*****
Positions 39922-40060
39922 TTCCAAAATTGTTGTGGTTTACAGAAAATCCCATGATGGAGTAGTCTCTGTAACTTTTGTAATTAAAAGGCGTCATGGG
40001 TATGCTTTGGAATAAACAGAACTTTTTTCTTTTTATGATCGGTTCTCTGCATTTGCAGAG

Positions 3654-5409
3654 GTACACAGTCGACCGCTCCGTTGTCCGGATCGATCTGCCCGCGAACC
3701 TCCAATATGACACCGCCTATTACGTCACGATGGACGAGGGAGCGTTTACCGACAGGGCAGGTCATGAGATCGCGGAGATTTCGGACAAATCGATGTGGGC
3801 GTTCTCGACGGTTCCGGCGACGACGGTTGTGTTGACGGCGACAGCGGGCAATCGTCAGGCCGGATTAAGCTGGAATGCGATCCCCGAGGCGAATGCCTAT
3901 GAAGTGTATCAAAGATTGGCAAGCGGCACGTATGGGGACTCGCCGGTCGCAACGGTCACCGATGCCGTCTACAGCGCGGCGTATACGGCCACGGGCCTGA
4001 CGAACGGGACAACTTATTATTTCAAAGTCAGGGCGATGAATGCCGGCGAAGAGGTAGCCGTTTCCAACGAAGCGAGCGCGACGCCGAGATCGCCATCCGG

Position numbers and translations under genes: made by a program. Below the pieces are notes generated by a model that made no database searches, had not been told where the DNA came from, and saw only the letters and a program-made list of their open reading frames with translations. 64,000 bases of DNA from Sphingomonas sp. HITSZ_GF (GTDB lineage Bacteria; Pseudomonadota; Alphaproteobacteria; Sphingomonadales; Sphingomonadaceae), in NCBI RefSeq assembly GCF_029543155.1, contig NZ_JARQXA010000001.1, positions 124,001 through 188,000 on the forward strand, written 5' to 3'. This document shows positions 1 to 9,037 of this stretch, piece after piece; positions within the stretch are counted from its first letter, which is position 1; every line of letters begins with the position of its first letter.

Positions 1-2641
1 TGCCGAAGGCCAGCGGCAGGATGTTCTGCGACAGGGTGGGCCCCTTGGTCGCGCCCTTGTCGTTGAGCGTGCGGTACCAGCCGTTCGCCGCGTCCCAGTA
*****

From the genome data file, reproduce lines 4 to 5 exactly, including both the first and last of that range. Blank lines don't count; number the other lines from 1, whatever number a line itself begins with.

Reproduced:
Positions 3654-5409
3654 GTACACAGTCGACCGCTCCGTTGTCCGGATCGATCTGCCCGCGAACC